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Scholarships 'life-changing' for teen recipients

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ROCHELLE B. BIRKELO
June 7, 2012
— Two homeless Janesville teens said $500 scholarships from the Westgate Homeless Education Action Team will help change their lives.

"This money is huge and the key to my future," said Michelle Nunn, who will receive her diploma at Parker High School this week and use the money to continue her education at UW-Rock County in the fall.


"This is affirmation that somebody else believes in you, and it makes you push harder. I'm going to make it," said Karol Landgren, who graduated in January from Craig High School, finished the certified nursing assistant program at Blackhawk Technical College on Thursday and is enrolling in the nursing program at BTC this fall.


The Westgate Corridor scholarships were created last year by a group of businesses in the Westgate Corridor area of Janesville.


"The unique spin is who receives the scholarships," said Kelli Cameron, director of BTC's Foundation & Alumni Association.


"Both BTC and UW-Rock foundation directors worked with Ann Forbeck with the School District of Janesville and HEAT to identify a student graduating from Janesville high schools who also is homeless," she said.


Forbeck defined students as homeless if they had no fixed, regular or adequate nighttime residence. She nominated Nunn and Landgren.


"Michelle just impresses me. She's amazingly mature, is driven and does everything to accomplish her goals. Her difficult life has made her a strong person. Her heart is wanting to be there for other kids who experience difficult circumstances,'' Forbeck said.


Nunn's goal is to become a teacher.


"Karol graduated one semester early from Craig High School despite being on her own since she was 13 and experiencing homelessness. I am confident she will use the scholarship to advance her own education and help others in the future,'' Forbeck said.


Landgren's dream is to become a registered nurse.


"It's great this business group acknowledged these kids who have overcome some incredible barriers. The girls love their families, but they've gone through some very difficult situations," Forbeck said.


Nunn said she still has close ties to her mother, but she moved out of her house last July because of family issues. At age 17, she moved in with her boyfriend's mother, supporting herself by working at a fast-food restaurant after school.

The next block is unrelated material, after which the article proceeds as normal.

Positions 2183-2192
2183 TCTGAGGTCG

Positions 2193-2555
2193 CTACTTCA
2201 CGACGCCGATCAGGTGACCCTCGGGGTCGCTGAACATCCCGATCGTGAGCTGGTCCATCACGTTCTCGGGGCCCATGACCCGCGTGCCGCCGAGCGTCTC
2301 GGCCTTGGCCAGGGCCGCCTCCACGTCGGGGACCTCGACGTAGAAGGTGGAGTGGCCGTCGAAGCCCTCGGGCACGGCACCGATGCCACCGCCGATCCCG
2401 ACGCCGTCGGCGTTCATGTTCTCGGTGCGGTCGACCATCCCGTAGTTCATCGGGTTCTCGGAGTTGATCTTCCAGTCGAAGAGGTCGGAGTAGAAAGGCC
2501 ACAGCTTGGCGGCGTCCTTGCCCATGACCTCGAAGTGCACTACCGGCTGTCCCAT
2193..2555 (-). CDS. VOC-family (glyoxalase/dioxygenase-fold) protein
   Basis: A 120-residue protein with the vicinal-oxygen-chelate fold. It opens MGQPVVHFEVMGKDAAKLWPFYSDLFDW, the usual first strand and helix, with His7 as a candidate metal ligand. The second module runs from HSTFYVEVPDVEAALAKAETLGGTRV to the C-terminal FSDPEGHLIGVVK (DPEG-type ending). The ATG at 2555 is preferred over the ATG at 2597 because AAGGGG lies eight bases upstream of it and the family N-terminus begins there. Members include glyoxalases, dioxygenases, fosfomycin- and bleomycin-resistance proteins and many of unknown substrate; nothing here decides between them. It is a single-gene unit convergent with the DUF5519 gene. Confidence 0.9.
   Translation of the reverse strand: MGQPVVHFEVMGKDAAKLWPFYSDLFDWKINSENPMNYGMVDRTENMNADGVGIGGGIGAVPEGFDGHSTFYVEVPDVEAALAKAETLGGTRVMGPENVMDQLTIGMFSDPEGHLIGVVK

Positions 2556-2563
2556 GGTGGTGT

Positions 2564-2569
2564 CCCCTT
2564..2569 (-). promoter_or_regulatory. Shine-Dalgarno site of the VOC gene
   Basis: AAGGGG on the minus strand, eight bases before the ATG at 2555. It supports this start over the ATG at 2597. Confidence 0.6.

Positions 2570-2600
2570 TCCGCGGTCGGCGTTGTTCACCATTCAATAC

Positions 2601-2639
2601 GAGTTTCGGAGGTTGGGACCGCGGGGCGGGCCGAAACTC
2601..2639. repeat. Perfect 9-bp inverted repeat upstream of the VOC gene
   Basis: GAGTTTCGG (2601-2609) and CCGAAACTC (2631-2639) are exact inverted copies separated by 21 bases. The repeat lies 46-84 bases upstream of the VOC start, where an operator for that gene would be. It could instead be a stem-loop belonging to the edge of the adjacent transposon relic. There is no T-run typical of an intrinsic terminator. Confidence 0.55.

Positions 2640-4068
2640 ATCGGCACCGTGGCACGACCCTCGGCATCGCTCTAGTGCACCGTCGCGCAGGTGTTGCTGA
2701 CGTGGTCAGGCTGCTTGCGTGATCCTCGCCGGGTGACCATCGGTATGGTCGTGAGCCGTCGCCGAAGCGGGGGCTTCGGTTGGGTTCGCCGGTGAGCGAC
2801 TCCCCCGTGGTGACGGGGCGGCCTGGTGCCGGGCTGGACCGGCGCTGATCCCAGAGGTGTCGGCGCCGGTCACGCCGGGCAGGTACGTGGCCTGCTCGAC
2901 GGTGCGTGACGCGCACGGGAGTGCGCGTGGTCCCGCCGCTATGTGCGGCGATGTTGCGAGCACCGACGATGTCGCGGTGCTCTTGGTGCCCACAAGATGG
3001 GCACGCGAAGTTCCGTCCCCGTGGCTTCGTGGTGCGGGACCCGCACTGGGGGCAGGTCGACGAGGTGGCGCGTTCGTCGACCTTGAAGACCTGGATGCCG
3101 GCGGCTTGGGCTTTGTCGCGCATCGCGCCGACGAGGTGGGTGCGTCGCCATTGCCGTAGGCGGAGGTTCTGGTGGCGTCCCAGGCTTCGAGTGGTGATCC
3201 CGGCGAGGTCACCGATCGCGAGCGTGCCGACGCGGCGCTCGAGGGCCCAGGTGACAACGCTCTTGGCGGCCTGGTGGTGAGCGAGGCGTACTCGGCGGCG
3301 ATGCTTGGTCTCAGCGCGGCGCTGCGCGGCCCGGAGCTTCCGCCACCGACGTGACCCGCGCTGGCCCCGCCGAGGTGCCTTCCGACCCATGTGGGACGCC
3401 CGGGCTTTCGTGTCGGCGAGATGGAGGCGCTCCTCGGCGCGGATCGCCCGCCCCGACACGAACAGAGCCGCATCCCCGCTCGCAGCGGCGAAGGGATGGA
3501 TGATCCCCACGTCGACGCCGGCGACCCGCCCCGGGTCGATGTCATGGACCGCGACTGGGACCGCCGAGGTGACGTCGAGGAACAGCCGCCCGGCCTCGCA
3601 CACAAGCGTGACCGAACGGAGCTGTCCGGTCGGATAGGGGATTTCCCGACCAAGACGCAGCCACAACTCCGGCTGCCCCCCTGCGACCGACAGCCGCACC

Today, Nunn rents a place with three roommates and continues to support herself.


"It's hard, but I did it and have a better life. Without all the family fighting, my grade point got better. It wasn't hard. This was school, and this is what I had to do to get out and make something of myself. So I always made the right choices,'' Nunn said.


Nunn said her drive to work hard and succeed comes naturally. She has almost always been on her own, and her parents divorced when she was 2.


"It sucked," she said.


But she admits it helped make her strong.


Nunn is grateful for the scholarship and realizes its importance.


"The only way to better myself is to get an education,'' she said.


Landgren, who has been couch surfing—living house-to-house with friends—for years, was behind in credits to graduate from high school, so she agreed to enroll in a special two-year program. She earned A's and B's while working as a carpenter for an apartment complex and volunteered at a local nursing home and charity.


"I realized I needed to change and couldn't goof around anymore. So, I applied myself my senior year because I knew I needed some help getting into college,'' she said.


Landgren said she'll use the scholarship money to help pay for books, classes and supplies.


Rich Miller, coordinator of the Westgate Corridor scholarship committee, said the group is filling the community's need to care about all of its residents.


"These scholarships are life-changing," he said. "They (scholarship recipients) could have been lost to our society and drawing on our society instead of benefiting our society. One is going into nursing and the other one teaching. These are things that will benefit our community for many years in the future."


Nunn and Landgren appreciate the help.


"It was a really exciting moment," Nunn said.


Landgren agreed: "I was thrilled and never thought I'd get a scholarship or go to college. It's crazy. I can't explain it."



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